When analyzing a scene, central and peripheral vision serve different purposes. While central visual processes are more likely to be involved in the focused mode of visual processing, peripheral visual processes are more likely to be involved in the ambient mode. While the ambient mode is in charge of understanding scene arrangement and moving across space, the focal mode collects specific data when central vision is focused on important regions of the visual field. 

According to earlier research, there was a change from ambient processing, which occurred in the initial few seconds of scene viewing, to focused processing, which occurred in the later time intervals and was indicated by longer fixations and shorter saccades. For a study, researchers sought to discover how variations in eye movements and the shift from ambient to focussed processing across the time course of scene processing are influenced by changes in central and peripheral vision. Therefore, they confined the visual field to the center or the periphery while participants freely observed scenes for 20 seconds using a gaze-contingent technique.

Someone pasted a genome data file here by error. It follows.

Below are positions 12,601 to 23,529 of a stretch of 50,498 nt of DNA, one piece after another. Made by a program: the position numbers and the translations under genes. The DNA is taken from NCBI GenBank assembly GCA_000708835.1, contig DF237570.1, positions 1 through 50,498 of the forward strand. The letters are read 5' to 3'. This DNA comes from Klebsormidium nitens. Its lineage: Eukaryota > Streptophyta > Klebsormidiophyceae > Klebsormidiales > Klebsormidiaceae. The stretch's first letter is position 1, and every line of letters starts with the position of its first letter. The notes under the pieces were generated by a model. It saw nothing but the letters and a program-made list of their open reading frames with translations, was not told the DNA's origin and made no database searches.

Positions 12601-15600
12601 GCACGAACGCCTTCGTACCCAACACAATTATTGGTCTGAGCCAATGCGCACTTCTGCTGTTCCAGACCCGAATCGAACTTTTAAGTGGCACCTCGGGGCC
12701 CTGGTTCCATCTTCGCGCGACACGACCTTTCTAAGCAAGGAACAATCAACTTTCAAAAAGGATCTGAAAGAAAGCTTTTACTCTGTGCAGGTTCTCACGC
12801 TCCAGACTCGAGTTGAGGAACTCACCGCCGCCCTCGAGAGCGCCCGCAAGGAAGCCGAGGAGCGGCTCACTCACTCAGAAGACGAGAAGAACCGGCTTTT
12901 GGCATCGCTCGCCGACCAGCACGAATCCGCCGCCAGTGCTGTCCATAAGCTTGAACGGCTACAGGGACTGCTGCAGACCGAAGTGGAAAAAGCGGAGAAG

The findings showed that compared to normal vision, fixation times were lower when vision was limited to the center. Fixations in peripheral vision lasted longer during late visual processing than fixations in central vision. They demonstrate that, even when vision was limited to just central or peripheral vision, a shift from more ambient to more focused processing would occur when viewing a scene.

Reference: arvojournals.org/article.aspx?articleid=2783821